From: Rose Ejembi, Makurdi
Governor Samuel Ortom of Benue State has lamented that about 70 million cattle were presently grazing in the state bringing the ratio of humans to cattle to one person to 10 cattle.
The Governor stated this at the official commissioning of prototype on conversion of cassava peels to animal feeds installed by Synergos in collaboration with the Benue State Government and International Livestock Research Institute (ILRI) at the Oracle Cassava Peels Factory in Makurdi, on Tuesday.
Represented by the Commissioner of Agriculture and Natural Resources, James Anbua, Governor Ortom, who posited that Benue, with a population of about 7 million people was currently playing host to 70 million cattle spread across its 23 local government areas, decried the increasing influx of cattle into the State which according to him, was hampering farming activities which the state is known for.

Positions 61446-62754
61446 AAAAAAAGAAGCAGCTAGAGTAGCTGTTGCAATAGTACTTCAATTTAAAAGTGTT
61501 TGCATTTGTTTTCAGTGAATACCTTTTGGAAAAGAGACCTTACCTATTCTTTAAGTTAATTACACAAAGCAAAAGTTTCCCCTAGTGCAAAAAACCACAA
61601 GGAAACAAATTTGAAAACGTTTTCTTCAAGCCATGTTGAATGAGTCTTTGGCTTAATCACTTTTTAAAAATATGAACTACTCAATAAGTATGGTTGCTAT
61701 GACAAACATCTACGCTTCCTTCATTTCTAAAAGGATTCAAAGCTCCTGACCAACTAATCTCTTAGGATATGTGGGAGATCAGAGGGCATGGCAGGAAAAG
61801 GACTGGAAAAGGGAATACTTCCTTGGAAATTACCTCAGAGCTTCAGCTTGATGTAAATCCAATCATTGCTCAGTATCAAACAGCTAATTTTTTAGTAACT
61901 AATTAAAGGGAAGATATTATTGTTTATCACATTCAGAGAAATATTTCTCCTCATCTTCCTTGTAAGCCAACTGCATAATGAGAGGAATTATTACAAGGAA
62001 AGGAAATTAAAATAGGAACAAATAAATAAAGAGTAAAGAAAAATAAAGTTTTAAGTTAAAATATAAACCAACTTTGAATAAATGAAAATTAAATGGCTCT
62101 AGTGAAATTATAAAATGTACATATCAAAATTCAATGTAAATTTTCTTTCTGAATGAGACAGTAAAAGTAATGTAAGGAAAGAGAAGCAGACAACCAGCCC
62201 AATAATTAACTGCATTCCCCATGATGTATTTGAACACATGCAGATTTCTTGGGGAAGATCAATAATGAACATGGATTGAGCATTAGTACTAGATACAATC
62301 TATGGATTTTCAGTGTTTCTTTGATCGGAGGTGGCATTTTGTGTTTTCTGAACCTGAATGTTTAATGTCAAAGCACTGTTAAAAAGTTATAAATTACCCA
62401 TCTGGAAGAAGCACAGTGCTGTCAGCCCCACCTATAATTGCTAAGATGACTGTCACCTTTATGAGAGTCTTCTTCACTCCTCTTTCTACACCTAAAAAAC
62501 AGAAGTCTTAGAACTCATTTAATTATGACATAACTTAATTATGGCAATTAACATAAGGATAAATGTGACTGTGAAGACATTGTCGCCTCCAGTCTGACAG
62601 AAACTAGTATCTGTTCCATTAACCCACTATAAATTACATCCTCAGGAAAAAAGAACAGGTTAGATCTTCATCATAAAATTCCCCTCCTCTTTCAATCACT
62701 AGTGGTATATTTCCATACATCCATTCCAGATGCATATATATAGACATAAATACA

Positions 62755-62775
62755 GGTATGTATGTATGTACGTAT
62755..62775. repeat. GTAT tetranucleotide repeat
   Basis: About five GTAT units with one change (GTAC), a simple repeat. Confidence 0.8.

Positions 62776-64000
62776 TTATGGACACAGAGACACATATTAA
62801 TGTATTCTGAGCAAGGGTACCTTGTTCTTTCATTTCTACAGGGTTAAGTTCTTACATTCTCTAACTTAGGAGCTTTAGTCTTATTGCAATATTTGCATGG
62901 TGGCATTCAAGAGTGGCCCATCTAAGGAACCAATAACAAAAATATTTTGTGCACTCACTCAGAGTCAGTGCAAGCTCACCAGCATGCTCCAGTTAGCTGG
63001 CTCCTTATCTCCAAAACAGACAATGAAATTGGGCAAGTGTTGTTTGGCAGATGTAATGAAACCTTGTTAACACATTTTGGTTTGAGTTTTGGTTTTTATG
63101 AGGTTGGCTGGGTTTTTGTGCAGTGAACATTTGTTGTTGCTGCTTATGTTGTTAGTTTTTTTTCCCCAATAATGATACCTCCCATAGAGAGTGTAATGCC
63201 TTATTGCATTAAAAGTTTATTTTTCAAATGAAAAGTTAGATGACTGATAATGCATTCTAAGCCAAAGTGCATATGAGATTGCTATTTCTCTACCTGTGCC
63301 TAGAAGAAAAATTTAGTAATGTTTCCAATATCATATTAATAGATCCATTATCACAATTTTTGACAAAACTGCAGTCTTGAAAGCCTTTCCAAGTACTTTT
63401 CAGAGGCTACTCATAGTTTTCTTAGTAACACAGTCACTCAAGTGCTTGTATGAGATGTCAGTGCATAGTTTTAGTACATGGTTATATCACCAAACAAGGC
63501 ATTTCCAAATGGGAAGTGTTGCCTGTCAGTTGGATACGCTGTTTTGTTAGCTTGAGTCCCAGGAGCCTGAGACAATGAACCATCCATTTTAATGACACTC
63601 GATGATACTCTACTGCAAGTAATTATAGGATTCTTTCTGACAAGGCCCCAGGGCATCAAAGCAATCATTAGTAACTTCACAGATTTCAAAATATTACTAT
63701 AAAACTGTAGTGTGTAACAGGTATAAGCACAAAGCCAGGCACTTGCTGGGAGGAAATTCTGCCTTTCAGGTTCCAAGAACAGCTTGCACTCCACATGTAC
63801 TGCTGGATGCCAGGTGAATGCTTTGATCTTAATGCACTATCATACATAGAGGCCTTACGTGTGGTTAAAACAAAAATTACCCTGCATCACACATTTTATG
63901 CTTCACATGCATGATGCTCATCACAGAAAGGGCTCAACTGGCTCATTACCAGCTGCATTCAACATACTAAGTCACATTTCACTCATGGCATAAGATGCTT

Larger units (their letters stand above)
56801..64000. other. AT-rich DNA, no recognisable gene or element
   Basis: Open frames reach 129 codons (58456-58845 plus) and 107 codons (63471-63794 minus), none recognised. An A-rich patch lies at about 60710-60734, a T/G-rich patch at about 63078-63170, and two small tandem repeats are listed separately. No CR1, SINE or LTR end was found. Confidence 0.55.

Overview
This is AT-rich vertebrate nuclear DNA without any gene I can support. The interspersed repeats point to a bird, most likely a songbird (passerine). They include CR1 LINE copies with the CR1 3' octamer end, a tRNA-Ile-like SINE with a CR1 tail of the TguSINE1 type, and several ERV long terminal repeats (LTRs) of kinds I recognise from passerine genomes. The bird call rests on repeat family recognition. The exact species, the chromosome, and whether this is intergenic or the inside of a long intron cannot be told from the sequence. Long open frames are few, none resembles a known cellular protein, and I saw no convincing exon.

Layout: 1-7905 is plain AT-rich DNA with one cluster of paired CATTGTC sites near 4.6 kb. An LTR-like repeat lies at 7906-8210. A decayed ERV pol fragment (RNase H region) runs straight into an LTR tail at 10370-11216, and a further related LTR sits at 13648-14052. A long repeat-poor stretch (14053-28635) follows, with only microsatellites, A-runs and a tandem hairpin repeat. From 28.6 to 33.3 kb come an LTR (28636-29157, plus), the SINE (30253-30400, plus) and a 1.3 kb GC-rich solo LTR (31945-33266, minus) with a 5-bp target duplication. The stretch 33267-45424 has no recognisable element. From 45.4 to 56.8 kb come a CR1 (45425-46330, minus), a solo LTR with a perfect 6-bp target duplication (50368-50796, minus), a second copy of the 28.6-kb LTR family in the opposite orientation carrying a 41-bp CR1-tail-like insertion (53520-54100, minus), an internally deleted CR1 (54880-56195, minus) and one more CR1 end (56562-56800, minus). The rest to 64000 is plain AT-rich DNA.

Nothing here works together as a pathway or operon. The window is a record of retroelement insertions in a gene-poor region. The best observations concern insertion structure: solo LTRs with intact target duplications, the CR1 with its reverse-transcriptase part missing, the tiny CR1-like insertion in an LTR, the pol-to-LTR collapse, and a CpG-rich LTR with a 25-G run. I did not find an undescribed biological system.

“Benue people are purely farmers and we all know that if we combine rearing of livestock with our kind of farming, there will be a problem. Our fertile land has now become a problem to us because the number of cattle is now more than the number of humans. That is why we have sent an anti grazing bill to the state House of Assembly.”
While commending the organizers of the project, the Commissioner assured that the state had the capacity to supply more than enough cassava peels to the animal feeds factory even as he appealed for the establishment of two more of such factories in the state adding that the factory is apt especially now that the country is clamouring for ranches so that feeding will not pose a problem to cattle rearers.
Earlier in their separate addresses, country Representative of ILRI, Tunde Amole and that of Synergos, Adewale Ajadi while noting that Nigeria produces 14 million metric tons of cassava peels annually, regretted however that the country had not been taking care of its wastes.
“What we are doing today is a small step of a man and a giant step for Africa.nIt is a global impactful project. We must be able to conserve what we have to be able to produce what we need. This is an innovation that will turn around our livestock industry.”